If it’s true that the more things change, the more they stay the same, are today’s youngest Millennials anything like their forebears? Maybe, when it comes to the excitement of getting behind the wheel for the first time. For every generation since their mass-production began, a car means freedom. Suddenly, anything seems possible, which doesn’t necessarily put parents at ease.

Studies show that 16-year-olds have more car accidents than any other drivers. And more than half of all teen drivers confess to talking on the phone while driving. Can design provide a solution to the problem?

Amin Einakian and Zhenmin Li, MFA students in Integrated Design at the College for Creative Studies (CCS), have come up with an inventive, interactive concept: S.mile. Designed as part of a General Motors-sponsored project at CCS, the S.mile experience signals a win-win-win for car- and freedom-loving Millennials, their parents—who want their kids to put safety first—and the general driving public.

The GM project teamed pairs of interaction design and integrated design students to create an enhanced user experience around the concept of an existing brand—in this case, the Chevrolet Spark, Sonic, and Cruze models. Einakian and Li chose the Cruze for their concept.

According to Matt Fuligni, Design Manager of the User Experience Studio at GM, the teams researched the brands “to come up with cool, innovative ideas using interior infotainment and technology to uncover things that we aren’t thinking about right now.”

For Einakian and Li, that meant creating a car-driving experience that would not only be fun for Millennials but also offer parents peace of mind.

The premise behind S.mile is simple yet effective: once young drivers have a license in-hand, parents can then “build” safety measures into their kids’ Chevy Cruze driving experience. A phone or computer application makes it easy for parents to set controls, such as speed limits and time management.

Say Cathy wants to take her new Cruze for a spin. Her mom has already set up the S.mile application to monitor whether the teen wears her seatbelt, plays the radio too loudly or talks on her cell phone while driving. Mom can also set limits that keep Cathy from driving over the speed limit. In return, Cathy develops safe driving habits that can eventually “win” her more privileges from Mom, such as custom graphics for her new Cruz. After Cathy makes a trip to school or to the movies with friends, Mom can log into the app and check on her daughter’s driving behavior.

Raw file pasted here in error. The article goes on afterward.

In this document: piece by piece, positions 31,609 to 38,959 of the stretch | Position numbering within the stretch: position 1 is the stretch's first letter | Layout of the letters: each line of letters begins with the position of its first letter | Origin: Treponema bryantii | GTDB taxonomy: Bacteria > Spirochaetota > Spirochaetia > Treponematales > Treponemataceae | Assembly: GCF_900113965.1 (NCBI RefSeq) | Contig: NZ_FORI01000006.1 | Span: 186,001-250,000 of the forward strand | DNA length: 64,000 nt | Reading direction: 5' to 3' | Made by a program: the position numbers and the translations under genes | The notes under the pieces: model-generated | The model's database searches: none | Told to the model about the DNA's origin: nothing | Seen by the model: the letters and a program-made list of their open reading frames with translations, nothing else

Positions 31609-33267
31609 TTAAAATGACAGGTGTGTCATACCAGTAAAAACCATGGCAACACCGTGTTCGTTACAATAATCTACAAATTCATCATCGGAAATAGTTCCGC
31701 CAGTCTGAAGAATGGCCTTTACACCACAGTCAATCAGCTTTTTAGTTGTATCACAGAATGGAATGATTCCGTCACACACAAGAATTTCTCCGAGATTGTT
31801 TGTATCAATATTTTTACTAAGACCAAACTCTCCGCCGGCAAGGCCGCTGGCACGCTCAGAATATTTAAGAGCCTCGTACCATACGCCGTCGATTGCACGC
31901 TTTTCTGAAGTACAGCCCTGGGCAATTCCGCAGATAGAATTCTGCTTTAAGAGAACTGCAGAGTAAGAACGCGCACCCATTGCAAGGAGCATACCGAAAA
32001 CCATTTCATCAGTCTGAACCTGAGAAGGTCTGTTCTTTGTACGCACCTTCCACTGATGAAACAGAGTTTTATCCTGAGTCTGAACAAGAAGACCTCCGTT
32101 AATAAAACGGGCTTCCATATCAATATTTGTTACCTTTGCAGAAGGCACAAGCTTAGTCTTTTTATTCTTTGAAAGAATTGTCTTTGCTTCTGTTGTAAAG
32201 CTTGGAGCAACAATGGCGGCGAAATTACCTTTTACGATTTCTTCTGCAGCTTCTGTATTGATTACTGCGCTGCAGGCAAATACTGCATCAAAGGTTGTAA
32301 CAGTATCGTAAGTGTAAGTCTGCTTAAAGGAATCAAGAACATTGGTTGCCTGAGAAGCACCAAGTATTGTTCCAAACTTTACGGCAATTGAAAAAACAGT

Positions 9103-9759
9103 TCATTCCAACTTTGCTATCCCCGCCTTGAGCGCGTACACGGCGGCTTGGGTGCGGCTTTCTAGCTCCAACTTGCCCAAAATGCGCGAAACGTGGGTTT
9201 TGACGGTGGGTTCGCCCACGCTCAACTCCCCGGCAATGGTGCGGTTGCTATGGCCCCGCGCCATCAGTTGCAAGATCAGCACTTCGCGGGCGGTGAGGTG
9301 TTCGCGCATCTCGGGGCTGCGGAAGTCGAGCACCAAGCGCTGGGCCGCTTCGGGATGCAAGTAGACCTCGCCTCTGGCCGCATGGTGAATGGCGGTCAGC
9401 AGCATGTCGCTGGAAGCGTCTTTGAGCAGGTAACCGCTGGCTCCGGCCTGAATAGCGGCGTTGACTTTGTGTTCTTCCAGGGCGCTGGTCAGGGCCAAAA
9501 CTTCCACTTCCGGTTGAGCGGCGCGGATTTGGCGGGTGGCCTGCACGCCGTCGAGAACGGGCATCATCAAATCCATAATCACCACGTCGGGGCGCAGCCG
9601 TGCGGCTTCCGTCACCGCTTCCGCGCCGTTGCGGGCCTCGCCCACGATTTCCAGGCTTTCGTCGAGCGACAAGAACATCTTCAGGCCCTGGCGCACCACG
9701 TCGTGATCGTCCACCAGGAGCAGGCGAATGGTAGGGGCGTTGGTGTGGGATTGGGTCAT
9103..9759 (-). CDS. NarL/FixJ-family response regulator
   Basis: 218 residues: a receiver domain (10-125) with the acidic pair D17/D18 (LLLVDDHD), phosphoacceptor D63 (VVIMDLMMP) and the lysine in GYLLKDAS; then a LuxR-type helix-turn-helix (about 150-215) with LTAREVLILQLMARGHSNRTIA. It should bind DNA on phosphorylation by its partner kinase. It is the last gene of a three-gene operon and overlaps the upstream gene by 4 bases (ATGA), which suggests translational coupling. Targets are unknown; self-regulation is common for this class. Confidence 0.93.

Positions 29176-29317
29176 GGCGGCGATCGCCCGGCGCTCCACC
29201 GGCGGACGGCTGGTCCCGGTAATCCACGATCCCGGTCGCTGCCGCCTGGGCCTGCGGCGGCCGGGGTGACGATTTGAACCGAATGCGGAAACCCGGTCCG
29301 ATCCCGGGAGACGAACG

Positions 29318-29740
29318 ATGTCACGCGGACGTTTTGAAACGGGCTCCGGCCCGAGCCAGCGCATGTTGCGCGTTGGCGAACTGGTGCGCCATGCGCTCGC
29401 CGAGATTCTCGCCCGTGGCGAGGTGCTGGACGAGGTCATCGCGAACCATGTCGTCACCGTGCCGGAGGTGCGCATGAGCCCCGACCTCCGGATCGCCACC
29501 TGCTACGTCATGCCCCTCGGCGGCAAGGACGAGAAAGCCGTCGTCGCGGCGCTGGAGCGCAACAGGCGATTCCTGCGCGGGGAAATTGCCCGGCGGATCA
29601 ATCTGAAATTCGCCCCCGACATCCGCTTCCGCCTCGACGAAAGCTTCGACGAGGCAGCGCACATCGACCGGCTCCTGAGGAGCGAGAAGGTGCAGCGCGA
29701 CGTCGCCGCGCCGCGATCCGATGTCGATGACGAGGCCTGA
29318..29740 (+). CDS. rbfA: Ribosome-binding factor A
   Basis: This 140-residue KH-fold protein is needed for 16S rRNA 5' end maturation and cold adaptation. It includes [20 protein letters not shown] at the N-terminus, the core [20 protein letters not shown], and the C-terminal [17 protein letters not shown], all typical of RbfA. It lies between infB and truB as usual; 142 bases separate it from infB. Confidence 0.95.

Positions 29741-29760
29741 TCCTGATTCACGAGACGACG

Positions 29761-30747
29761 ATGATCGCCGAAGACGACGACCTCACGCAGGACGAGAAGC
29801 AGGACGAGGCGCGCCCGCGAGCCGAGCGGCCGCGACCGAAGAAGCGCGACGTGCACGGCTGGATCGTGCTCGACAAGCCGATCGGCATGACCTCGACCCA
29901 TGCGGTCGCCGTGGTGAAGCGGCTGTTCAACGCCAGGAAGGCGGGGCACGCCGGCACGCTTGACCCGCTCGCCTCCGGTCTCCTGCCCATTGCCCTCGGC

Einakian explained the approach he and Li used to develop the S.mile concept. “For Millennials, we wanted to offer them self-expression, so they can customize their car and have a specific car just for themselves. And for the parents, we wanted them to have peace of mind—no stress when their children are driving.”

The Chevrolet project had three distinct phases. In the discovery phase, students conducted a brand study that included Chevy as well as non-automotive brands, a competitive analysis of features and functions that define the user experience, and an assessment of the perceptions, values, and needs of Millennials.

In the ideation phase, each team developed two to three concepts, business rationales for each, and preliminary ideas for prototypes. Finally, teams chose one idea and developed and tested user experience prototypes, including wireframes, screen flows, and animation.

The S.mile app is one of four concepts developed in the GM-sponsored project and is the latest example of what happens when the carmaker and CCS tap into their long and productive relationship. Sponsored projects give CCS MFA students the opportunity to gain real-world design experience under real-world conditions.

Sponsored projects give @CCS_Detroit MFA students the opportunity to gain real-world experience

“They’re evaluation was really thorough,” said Maria Luisa Rossi, MFA Chair of Integrated Design and one of the project’s instructors. “[GM] looked at every single idea from a different point of view. They thought about the quality of the idea, the quality of execution, the depth of ideation. They gave a lot of feedback to the students so they were really part of building this experience.”

Fuligni agreed that guidance from industry pros helped to impose practical criteria on creative ideas to make them more production-ready and to potentially identify talented designers who might one day find themselves working for the carmaker’s User Experience Studio.

The MFA students’ ability to synthesize research and come up with provocative ideas was impressive, he added. “We thought working with the master’s program would create a lot of insights and uncover a lot of things that we, at GM, working on production programs, don’t really have the opportunity to do on a regular basis.

“Plus, we wanted to target future talent. It’s a growing, exciting field and a lot of people that work in that field have come into it from other disciplines. But at CCS, they’re taking classes and being trained in user interaction design and user experience.”